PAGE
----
When a master like Valdés (who’ll turn 77 in October) is in the house, it would be hubris for any other pianist to try for a throw-down on the technical level. Rubalcaba (who’ll be 55 in May) is too canny a musician for that. What he brings to the stage, in addition to technique that would scare most living pianists, is the harmonic ingenuity of the post-modal generation. He was born in the same year as Cyrus Chestnut, Benny Green, and Marcus Roberts. Like them, he grew up knowing Hancock, McCoy Tyner, Chick Corea, and Keith Jarrett as the standard-bearers of the last third of the twentieth century. He absorbed and incorporated the musical language they helped to create into his own way of playing. Whereas Valdés, like Peterson, always strives for harmonic resolution at the end of a line of thought, no matter how baroque and dense the previous decorations, Rubalcaba allows dissonances to hang in the air. He colors chords that should resolve things consonantly with a note or two that adds emotional ambiguity. When I heard his trio in a concert at the Cambridge Multi-Cultural Arts Center more than a decade ago, he was even more harmonically original than he was at Jordan Hall, so it’s clear that in this context he’s actually holding himself back.

What defines the core and the originality of the “Trance” concerts can be expressed in a single word: Cuba. Both men were born in Havana, both are the sons of Cuban musical legends, and both are steeped in the musical traditions of their homeland, where even the most junior keyboard player is expected to know the rhythms and motifs of charanga, montuno, mambo and salsa as a matter of course. The music they played at Jordan was not self-consciously “Afro-Latin.” Instead, it was Afro-Latin at its very soul. Even the slowest passages had a gentle dance pulse. A tiny feint towards a familiar rhythm by one pianist produced an immediate rhythmic shift in the other. And unlike pianists who work exclusively in the jazz tradition, they provided two extended passages of pure rhythm, where they repeated the kind of unison figures that might underpin a percussion solo from the timbalero or conguero in a Latin band, building intensity and volume until the two pianos were drums themselves.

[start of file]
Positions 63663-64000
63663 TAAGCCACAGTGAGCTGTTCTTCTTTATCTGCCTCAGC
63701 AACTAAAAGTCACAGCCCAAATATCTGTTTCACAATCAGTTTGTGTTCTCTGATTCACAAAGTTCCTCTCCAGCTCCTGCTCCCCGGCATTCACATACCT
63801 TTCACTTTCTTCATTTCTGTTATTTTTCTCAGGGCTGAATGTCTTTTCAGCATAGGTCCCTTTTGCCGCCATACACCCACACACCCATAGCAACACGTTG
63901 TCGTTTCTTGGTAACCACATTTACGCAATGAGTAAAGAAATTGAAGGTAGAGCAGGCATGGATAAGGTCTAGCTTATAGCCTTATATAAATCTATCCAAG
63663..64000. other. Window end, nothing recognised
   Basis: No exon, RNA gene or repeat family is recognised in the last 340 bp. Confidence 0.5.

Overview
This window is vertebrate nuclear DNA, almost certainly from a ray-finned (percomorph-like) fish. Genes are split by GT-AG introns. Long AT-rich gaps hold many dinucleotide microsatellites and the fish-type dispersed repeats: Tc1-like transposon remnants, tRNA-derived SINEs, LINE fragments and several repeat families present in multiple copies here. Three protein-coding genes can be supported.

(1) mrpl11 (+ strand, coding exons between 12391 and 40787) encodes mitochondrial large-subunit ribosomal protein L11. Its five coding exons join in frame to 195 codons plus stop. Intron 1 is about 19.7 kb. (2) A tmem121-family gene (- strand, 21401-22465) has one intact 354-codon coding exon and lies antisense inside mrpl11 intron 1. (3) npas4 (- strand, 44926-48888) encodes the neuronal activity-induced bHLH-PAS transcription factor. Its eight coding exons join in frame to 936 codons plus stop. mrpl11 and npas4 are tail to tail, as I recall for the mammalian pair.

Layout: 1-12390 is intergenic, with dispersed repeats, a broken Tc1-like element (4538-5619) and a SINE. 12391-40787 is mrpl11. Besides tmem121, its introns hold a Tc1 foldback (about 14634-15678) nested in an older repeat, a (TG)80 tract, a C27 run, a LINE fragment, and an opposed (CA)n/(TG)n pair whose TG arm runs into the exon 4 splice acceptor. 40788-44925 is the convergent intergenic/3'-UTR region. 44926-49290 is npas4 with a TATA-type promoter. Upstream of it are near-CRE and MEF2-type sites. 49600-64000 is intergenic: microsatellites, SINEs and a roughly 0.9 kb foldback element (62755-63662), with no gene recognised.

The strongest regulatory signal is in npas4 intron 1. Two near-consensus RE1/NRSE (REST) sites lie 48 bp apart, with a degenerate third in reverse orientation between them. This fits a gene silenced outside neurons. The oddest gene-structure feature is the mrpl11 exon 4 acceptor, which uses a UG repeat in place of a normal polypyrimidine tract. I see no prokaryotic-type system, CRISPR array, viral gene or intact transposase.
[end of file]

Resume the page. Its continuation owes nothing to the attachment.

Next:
No repertoire was announced from the stage, but that courtesy wasn’t really necessary, since the entire evening was built on improvisational interplay rather than song interpretation. It seemed to me that the first tune was a Rubalcaba original, with chordal shifts on the bar like “Giant Steps.” The second tune, a jazz standard, had a tiny theme statement from Rubalcaba, so fast that I barely had time to recognize it, much less name it. There were three tunes with distinctly Cuban flavor, one of which may have been by Valdés, since he led it off, quoting Chopin and “Flight of the Bumble Bee.” There were two solo features – Valdés providing a version of “Over the Rainbow” that was thick as cheesecake, and Rubalcaba with what sounded like another of his tunes, this one a lovely lyrical counterpoint to the older pianist’s feature. And there was an encore of the Juan Tizol – Duke Ellington standard “Caravan,” bringing it back home to its Latin roots.